Slip Bobber Rig

A slip bobber rig—also known as a slip float rig—is a simple, yet effective fishing rig that consists of a slip bobber, bobber stop, sinker weight, hook, and optional plastic bead. For decades the slip bobber was the rig of choice among beginners and seasoned anglers alike, and for decades more it was overlooked for more complex “cutting edge” rigs and presentations. Notwithstanding, the slip bobber is still one of the all-time most popular fishing rigs ever created.

Slip Bobber Rig

The popularity of the rig lies in it simplicity and ease of use, as well as its ability to target a variety of fish species at different depths in the water column. Slip bobber rigs are best known for targeting panfish in fresh water environements, but they can be just as effective for saltwater fishing. They are used for targeting catfish, crappie, bluegill, walleye, mackerel, snook, tarpon, trout, sheepshead, and redfish, among others.

The slip bobber rig allows the bobber to slide up and down the line freely between the bobber stop and the sinker weight. To adjust the depth of the bait simply move the bobber stop up or down the line to adjust the position of the bobber. Move the bobber stop up the line to increase fishing depth. Move the bobber stop down the line toward the hook to decrease fishing depth. Easy adjustment of the bobber location along the line makes the slip bobber rig an ideal when changing fishing depth quickly is critical.

Similar to a traditional fixed location bobber rig, the slip bobber rig is sensitive to strikes. This rig allows you to sense the fish bite right away so you can get a solid hookset. Keep your eye on the bobber. When you see it wiggle, begin bobbing, or disappear under the surface, a quick jerk of the rod tip will set the hook.

Anglers will often fish a slip bobber rig in tandem with a bottom fishing rig to cover more water than can be accomplished with bottom rig alone. Having a slip bobber rig in the water targeting the middle water column, while fishing a bottom rig, allows an angler to target the entire water column at once.

What makes the slip bobber rig so great?

  • It’s easy to use
  • Allows you to make distance casts
  • Has great sensitivity to fish bites
  • Works in both shallow and deep water
  • Can easily be adjusted to change depths quickly
  • Takes less than two minutes to make

Materials needed to make a slip bobber rig:

  • A good slip bobber
  • Bobber stop (made of string or rubber)
  • Plastic beads (optional)
  • Hook
  • Egg sinker (1/8- 1/4-ounce) or split shot weight
  • Main line
  • Swivell (optional)

Steps to Rigging a Slip Bobber

Use the following six steps to rig a slip bobber to your line in just two minutes flat.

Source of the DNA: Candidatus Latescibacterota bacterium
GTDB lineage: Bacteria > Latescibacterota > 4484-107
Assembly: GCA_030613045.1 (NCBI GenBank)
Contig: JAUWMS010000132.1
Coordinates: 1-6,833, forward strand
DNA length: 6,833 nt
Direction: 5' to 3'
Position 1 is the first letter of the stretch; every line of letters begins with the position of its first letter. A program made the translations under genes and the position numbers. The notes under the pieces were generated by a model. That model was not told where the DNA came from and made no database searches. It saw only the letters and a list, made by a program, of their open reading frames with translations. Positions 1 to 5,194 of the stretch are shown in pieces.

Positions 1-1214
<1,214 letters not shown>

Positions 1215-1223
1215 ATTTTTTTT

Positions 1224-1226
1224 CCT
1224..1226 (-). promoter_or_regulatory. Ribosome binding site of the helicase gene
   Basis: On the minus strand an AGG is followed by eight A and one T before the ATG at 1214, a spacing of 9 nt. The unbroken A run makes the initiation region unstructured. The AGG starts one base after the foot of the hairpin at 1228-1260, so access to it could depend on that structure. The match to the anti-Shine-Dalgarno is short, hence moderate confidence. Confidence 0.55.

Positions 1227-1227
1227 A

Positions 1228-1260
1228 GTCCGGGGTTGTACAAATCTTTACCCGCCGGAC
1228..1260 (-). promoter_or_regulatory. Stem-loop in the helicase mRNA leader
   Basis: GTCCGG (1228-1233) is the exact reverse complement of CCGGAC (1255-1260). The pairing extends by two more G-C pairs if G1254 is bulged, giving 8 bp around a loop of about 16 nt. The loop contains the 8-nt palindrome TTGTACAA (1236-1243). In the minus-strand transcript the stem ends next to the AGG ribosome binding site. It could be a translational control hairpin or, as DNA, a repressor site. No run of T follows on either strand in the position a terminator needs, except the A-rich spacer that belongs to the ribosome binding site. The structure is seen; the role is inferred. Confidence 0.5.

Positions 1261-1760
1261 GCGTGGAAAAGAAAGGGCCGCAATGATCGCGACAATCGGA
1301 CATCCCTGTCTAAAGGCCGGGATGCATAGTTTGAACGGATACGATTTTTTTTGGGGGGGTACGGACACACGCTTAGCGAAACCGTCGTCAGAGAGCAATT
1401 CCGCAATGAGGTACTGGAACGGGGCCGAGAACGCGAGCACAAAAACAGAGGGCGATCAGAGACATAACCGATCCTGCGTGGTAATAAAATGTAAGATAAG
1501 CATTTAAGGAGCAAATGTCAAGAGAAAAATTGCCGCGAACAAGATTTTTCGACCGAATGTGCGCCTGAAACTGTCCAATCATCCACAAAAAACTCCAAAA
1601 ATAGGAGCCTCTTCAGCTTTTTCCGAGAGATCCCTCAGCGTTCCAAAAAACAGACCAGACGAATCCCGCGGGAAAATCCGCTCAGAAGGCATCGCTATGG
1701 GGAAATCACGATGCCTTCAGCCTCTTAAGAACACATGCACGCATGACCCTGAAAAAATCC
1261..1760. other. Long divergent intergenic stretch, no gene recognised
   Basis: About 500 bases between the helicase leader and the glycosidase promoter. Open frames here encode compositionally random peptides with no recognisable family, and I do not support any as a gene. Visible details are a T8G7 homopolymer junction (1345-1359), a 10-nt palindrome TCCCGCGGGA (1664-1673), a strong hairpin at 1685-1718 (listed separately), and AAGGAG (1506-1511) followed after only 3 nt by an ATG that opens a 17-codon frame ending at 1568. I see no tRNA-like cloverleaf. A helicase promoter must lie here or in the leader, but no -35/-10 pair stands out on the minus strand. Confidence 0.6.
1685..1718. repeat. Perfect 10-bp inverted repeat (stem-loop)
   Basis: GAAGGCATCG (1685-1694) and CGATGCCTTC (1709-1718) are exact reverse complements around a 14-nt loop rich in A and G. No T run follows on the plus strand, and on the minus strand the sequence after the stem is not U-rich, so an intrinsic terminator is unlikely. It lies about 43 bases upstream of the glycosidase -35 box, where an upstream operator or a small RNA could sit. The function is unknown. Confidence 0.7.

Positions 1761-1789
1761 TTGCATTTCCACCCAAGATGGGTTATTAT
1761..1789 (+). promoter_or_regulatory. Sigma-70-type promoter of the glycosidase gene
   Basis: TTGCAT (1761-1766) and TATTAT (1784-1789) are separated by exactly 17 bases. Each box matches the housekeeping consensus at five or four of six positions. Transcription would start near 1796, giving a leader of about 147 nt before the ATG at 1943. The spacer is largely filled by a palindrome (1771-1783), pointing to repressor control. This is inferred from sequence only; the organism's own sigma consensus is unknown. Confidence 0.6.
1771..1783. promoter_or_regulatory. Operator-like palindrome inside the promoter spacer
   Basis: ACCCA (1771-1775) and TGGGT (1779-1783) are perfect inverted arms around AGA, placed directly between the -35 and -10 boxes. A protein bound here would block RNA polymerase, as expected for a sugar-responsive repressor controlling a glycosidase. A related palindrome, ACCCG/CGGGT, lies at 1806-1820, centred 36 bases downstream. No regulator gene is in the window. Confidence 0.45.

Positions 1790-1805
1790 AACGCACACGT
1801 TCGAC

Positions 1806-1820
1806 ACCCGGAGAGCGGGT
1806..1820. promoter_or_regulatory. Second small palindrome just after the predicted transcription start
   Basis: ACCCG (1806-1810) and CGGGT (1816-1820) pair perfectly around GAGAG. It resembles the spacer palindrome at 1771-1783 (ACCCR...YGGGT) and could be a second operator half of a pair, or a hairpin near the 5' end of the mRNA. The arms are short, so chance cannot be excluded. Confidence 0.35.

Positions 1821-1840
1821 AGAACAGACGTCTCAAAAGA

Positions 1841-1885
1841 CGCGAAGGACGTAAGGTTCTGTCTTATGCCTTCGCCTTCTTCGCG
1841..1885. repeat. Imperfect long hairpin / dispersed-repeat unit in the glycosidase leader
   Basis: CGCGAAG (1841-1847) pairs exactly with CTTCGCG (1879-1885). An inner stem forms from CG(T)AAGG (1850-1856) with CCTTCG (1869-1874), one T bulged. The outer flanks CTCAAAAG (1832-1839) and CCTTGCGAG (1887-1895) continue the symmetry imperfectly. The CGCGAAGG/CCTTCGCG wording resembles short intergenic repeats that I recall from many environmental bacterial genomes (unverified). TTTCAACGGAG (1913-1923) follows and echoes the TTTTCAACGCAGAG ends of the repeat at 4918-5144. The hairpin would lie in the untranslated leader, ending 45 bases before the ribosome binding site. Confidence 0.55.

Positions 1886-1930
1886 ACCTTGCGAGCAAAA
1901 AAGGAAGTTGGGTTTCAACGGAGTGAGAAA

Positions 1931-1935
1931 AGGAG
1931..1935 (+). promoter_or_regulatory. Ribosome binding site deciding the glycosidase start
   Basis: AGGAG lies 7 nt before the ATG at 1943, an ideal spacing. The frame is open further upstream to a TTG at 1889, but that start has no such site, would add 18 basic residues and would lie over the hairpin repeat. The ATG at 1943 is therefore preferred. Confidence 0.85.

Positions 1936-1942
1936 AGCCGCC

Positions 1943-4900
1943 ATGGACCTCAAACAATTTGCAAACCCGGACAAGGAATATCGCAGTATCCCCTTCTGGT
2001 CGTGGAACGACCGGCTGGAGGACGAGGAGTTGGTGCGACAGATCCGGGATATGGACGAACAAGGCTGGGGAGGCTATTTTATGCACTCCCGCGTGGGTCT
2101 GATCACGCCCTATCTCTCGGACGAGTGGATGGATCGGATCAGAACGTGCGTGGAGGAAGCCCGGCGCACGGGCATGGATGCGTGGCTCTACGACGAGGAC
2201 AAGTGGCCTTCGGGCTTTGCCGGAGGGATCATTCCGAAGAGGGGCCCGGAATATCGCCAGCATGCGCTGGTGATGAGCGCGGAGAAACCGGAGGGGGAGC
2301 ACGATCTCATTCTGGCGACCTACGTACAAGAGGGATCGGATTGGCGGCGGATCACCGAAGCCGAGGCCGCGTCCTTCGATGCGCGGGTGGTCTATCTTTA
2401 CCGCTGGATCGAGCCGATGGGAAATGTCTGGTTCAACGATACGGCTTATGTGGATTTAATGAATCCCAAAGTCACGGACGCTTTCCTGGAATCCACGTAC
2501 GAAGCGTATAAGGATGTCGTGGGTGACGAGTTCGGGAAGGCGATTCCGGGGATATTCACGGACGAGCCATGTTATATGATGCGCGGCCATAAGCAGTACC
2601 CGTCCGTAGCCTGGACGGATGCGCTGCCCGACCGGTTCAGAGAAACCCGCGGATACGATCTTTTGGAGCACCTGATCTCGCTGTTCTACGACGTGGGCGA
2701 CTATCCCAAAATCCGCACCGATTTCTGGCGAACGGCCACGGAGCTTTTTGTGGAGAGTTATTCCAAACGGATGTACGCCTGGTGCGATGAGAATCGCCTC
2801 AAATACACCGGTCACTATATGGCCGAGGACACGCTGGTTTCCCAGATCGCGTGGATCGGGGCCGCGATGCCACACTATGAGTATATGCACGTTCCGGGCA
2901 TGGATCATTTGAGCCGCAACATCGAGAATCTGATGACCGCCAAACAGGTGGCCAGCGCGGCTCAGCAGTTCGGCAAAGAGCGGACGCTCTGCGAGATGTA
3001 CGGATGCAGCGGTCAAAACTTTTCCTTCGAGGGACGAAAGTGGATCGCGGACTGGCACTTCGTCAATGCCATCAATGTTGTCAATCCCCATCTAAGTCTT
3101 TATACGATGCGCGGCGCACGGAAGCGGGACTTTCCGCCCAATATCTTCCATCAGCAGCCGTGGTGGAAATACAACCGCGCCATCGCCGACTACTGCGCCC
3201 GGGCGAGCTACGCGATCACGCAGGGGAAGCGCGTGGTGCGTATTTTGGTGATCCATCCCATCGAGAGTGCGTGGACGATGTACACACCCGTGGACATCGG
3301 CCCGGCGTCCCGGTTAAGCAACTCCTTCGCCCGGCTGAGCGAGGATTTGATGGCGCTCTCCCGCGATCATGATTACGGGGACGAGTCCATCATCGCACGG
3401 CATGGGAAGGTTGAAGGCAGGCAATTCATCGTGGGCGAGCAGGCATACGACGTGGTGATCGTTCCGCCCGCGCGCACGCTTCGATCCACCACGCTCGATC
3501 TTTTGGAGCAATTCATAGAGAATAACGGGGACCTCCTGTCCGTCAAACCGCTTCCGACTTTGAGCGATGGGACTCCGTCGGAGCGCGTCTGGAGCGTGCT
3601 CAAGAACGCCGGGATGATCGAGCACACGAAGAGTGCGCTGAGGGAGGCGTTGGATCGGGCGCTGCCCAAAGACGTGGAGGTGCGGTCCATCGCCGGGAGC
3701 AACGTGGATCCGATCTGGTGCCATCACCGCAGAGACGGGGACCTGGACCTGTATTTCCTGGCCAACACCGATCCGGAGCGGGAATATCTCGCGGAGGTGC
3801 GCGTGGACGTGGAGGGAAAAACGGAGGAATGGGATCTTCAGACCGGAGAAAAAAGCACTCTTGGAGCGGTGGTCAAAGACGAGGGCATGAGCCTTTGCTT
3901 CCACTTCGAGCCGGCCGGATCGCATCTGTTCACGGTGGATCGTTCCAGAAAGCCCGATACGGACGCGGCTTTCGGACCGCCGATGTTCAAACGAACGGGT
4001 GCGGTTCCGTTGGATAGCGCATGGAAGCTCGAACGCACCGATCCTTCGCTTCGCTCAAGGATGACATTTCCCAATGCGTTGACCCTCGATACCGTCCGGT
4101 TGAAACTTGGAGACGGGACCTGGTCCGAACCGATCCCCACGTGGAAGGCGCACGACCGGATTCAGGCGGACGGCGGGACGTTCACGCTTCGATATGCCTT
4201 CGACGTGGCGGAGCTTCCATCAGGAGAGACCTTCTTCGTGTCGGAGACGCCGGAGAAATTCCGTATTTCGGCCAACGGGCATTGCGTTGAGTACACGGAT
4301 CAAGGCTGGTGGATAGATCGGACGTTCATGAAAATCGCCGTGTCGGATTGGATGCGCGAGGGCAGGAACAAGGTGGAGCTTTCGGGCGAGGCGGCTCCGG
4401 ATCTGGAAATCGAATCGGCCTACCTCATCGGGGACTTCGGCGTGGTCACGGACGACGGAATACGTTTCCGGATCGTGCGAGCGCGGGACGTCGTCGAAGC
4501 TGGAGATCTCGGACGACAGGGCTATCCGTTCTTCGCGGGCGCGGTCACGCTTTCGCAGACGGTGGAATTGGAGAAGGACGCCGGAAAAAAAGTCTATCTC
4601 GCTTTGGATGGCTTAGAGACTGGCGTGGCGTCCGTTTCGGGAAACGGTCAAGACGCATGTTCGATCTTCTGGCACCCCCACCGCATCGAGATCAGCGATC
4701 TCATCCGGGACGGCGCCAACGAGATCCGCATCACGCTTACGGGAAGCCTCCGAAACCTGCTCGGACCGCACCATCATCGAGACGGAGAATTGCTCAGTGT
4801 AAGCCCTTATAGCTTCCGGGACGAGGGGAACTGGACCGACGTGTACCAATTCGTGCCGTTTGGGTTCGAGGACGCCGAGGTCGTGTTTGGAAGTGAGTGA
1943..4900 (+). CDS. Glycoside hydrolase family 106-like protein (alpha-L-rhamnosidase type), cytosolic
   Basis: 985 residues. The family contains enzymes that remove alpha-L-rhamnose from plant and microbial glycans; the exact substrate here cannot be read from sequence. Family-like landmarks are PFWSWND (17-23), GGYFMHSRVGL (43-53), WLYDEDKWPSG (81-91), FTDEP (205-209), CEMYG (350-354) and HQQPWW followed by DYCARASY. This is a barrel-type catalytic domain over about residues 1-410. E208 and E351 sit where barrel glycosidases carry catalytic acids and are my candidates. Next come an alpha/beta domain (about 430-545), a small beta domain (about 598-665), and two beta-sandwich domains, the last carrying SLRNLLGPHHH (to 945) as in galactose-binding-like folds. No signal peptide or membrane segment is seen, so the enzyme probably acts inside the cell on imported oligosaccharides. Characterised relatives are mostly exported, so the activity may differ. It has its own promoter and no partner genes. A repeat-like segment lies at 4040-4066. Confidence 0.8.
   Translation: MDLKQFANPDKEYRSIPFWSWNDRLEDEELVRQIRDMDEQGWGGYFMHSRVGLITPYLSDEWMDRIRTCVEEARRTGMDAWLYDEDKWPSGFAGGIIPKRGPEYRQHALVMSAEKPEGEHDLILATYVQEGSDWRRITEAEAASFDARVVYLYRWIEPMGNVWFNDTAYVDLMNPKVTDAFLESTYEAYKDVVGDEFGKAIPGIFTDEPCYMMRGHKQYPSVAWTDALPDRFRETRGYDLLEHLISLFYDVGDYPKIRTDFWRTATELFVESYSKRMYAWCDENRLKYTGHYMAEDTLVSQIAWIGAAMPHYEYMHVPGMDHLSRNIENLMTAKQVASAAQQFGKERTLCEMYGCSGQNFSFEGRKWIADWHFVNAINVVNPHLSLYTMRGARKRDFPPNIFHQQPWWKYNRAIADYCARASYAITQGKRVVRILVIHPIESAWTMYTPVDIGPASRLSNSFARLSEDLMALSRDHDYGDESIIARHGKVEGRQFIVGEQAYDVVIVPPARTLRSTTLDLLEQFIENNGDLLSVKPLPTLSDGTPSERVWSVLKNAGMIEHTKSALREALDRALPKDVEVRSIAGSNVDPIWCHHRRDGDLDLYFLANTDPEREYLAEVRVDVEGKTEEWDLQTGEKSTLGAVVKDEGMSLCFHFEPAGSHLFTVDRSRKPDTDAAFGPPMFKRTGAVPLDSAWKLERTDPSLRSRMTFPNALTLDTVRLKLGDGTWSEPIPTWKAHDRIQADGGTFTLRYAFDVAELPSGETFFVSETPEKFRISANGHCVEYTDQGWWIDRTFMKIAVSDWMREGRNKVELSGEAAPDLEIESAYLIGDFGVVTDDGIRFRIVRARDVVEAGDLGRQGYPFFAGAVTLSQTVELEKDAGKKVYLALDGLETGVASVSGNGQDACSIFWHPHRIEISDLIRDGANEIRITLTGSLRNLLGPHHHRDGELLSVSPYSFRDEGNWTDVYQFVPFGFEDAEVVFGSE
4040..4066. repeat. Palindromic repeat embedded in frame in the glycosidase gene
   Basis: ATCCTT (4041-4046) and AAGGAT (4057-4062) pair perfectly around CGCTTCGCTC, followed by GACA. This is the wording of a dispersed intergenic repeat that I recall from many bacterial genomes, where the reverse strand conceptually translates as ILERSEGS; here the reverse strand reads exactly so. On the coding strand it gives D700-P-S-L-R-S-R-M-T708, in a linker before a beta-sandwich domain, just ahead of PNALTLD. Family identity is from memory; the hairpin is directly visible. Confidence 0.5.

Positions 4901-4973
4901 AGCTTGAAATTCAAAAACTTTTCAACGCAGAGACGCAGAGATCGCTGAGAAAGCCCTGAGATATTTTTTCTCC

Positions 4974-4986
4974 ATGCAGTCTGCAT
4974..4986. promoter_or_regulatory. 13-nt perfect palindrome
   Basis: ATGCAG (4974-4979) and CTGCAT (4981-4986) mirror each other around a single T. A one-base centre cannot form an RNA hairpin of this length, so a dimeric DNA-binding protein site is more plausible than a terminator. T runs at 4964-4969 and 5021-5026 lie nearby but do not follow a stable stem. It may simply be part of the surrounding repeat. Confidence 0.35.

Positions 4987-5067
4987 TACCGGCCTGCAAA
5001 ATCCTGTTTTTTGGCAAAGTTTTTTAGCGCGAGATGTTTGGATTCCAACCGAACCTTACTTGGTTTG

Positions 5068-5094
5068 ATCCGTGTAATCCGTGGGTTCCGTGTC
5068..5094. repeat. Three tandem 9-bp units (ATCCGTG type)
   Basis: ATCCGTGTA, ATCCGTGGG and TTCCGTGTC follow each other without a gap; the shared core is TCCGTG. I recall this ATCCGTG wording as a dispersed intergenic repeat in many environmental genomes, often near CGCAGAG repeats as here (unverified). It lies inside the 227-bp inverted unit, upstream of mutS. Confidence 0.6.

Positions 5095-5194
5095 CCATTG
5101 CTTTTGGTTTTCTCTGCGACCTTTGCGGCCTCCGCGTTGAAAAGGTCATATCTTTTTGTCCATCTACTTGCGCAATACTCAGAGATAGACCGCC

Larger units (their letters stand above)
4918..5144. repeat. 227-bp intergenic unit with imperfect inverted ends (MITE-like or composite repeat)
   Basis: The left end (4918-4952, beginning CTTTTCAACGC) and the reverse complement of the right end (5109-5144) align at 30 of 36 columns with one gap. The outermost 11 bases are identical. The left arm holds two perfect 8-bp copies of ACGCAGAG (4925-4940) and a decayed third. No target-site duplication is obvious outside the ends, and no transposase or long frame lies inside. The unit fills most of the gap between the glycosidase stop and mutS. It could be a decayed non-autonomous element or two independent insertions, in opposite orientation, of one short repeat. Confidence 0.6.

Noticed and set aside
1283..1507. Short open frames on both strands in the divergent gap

1. Thread the bobber stop onto the main line. The stop should be able to slide up and down the line, but remain in place when not being adjusted. A good bobber stop is made from pre-tied nylon (that you can pick from any tackle shop.)
  2. Thread a small plastic bead onto the line. The bead acts as a buffer between the stop and the bobber. The bead prevents the bobber from sliding over the stop.
  3. Thread the bobber onto the line. The bobber may be various designs, some permitting water to enter to adjust buoyancy. A slightly heavier bobber rides low in the water, easily slides under the water without spooking fish, and isn’t as readily caught by the wind.
  4. Thread your egg sinker onto the line. Alternatively, you can pinch a split-shot or two onto the line about 12 inches above your hook. The egg sinker help maintain a vertical presentation, aid in casting, and keep the bobber riding low in the water.
  5. Attach your swivel. Some angler will attach a small barrel swivel between the egg sinkers and hook to provide free, more natural movement.
  6. Attach your hook to the tag end of the line. Hook type and size is determined by the target fish species.

Targeting Different Fish Species With a Slip Bobber

The beauty of fishing the slip bobber rig is that you can quickly and easily adjust the depth of bait by moving the bobber stop up and down the line. This allows you to target and test specific depths within the water column. When you identify the depth of schooling fish using a fish finder, you can literally drop your bait right on top using your slip bobber rig.

A slip bobber rig is one of the most effective presentations for targeting crappie. When fishing the shallows during spawn, set you hook or jig about 1 to 2 feet below the bobber. Male crappie protecting their nests will hit your bait all day long. A slip bobber is also ideal for suspending over brush and structure in deeper water where crappie frequently hold. Once you find where the crappie are, you can position your bait at the perfect depth using the slip bobber rig.

Rigging a fish bobber with a few fresh jumbo leeches can be incredibly effective for catching walleye. Some anglers will tell you that you need to have a finesse presentation that uses a small hook and bait, light line, light bobber and no sinker; but just as many anglers will tell you to go with a heavier sinker and sturdy bobber so you can get your bait down as quickly as possible. I tend to agree with the later school of thought.

Targeting walleye using a slip bobber is best done from an anchored position. Achor yourself with about 100 to 150 feet of rope. Locate pockets of walleye and fish until you’ve cleared the area. Let out some rope to move to a new position and start casting again. When the action dwindles, pull the anchor and move our boat to a new spot before anchoring again. Target locations upwind from the crest of reefs and at the edge of spawning grounds.